His manga is much closer to the kind of political cartoons that are a staple of satire in the West — more Charlie Hebdo than Ashita no jō. That being said, Akasegawa’s comics are not political in the overt sense like the newspaper cartoons of European or American broadsheets. He did not depict and caricature politicians per se, though he was directly involved in the New Left movements of his time. He illustrated a poster for the propaganda film Red Army/PFLP: Declaration of World War (1971), which was essentially a recruitment film for what later became the Japanese Red Army, as well the cover for Narazumono bōryoku senden (Rogue Violence Propaganda), a 1971 anthology of the leftist firebrand Osamu Takita’s writings. Akasegawa’s palette was very much filled with red paint.
Sakura-gahō (Sakura Illustrated) eschews narrative logic for visual flair and caustic sting. The title deliberately stakes a claim on respectability, employing the more difficult Kanji character for sakura (cherry blossom) and with the gahō recalling the names of established publications like Fujin-gahō.
Akasegawa’s manga was serialised in the now defunct Asahi Journal in 1970-71 at the height of Akasegawa’s notoriety. Asahi Journal was a leftist staple, just like manga. “In the right hand, Asahi Journal. In the left hand, Shūkan Shōnen Magazine,” as the Waseda student newspaper put it in 1970. Surely this marriage of two favourites of the Left would be a match made in heaven? Akasegawa was not actually the first manga artist to be published in the Journal, though his contribution certainly generated publicity for the magazine — ultimately for the wrong reasons.
Sakura-gahō appeared over three pages inside the weekly Asahi Journal but Akasegawa brazenly gave his modest section its own masthead and issue number. There were fake adverts included on the “back page”, plus numerous other details all conspiring to suggest that Sakura-gahō was its very own magazine, Asahi Journal merely “subtracted” to distribute it to the public. Asahi Journal was simply the wrapping, what the Japanese magazine world today calls the omake, the free giveaway that comes with an issue. This was typical of Akasegawa to send up form and simultaneously bite the very hand that was feeding him. Sakura-gahō even imitated the parent publication supporting the author’s livelihood, the typography and cherry tree background logo clearly a cod version of Asahi Shimbun’s.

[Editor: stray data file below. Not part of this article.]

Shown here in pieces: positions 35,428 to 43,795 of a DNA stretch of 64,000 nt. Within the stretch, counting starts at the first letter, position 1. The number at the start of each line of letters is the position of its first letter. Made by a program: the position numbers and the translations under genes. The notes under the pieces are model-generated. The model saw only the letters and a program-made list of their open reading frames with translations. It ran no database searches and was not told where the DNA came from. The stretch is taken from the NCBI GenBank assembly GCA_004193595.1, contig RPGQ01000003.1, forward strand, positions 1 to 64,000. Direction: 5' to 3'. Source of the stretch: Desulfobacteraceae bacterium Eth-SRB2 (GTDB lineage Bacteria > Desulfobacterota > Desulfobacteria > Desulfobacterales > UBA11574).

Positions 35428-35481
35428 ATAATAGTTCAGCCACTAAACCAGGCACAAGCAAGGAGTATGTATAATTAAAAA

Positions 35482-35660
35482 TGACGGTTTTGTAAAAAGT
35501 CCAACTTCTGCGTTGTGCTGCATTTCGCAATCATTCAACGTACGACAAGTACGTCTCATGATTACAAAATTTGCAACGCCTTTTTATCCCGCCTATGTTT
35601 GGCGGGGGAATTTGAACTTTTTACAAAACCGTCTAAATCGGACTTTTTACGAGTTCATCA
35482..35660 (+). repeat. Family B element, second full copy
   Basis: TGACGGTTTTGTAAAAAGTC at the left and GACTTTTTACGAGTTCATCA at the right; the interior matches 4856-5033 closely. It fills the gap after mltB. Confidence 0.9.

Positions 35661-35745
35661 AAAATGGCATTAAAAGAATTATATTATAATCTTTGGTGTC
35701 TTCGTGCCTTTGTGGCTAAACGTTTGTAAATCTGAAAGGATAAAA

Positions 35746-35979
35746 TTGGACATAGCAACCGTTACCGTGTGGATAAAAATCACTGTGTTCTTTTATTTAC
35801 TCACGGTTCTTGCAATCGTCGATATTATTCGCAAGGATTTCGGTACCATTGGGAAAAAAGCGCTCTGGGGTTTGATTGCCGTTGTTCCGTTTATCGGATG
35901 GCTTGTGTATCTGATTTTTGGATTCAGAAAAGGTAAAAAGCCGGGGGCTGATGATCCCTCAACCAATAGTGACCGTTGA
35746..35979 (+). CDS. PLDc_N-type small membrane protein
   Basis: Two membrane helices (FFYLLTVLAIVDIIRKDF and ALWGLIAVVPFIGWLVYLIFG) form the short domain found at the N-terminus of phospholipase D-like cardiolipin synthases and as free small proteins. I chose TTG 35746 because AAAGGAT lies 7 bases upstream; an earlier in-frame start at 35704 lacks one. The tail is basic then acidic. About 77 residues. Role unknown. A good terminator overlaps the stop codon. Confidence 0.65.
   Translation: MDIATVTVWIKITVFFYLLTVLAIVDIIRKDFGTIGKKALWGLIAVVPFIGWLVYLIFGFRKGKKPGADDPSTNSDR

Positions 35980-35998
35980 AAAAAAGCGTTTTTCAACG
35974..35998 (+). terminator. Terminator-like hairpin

The title page also ran a grandiose triptych of slogans under the date:
Sakura, the king of flowers and the national flower
Sakura, a humble meat and an onlooker
Sakura, a spectator and a conspirator
As we would expect from an anti-art pioneer, Akasegawa is debasing the format he is using. From the very first page the reader knows that nothing will be taken seriously and yet, the author’s targets are serious enough: the nation state itself. In gekiga graphic style, Akasegawa depicts — at times directly, at others more obliquely — pressing contemporary topics such as the Sanrizuka protests against Narita International Airport, police brutality, and Yukio Mishima’s quasi-coup.
From the twenty-third issue in January 1971 he introduced two recurring characters and a semi-narrative. The “Hana-arashi” (flower storm, meaning a wind blowing petals) series centred on a horse and a young boy. The former was a pun on yajiuma, the word for onlooker or bystander that includes the Kanji character for “horse” (hence the joke in the title about an onlooker being “humble meat”). In fact, Sakura-gahō had first been titled Yajiuma-gahō and horses were a constant motif in the previous issues. Akasegawa was writing about the nation of onlookers now paying witness to social tumult and the Japanese government’s complicity in Vietnam; he was pointing the finger at the public. Now the horse motif has become Uma-ojisan (Old Man Horse) and his companion is Sohei Kozō, whose name implies a young apprentice traveling monk but, in his hachimaki headband and black uniform, looks like a mini Yukio Mishima wannabe.
Uma-ojisan and Sohei Kozō are so bored they make a storm with their snot, which blows to the police, who then analyse the petals/snot of these “onlookers”. The snot eventually builds and builds, crushing the riot police. Finally, there is so much snot that it explodes.
Sakura-gahō makes for a very timely read today. The “Special Issue” in August 1971 is all about growing militarism. Outside the Diet the air is filled the sounds of marching soldiers, only they are multiple pairs of Uma-ojisan and Sohei Kozō. Crowds gather to watch; volunteers join up to this new army of “sakura soldiers”. The weapons industry flourishes. “All power to the army of onlookers,” a sign declares. The military grows into the mightiest in Asia: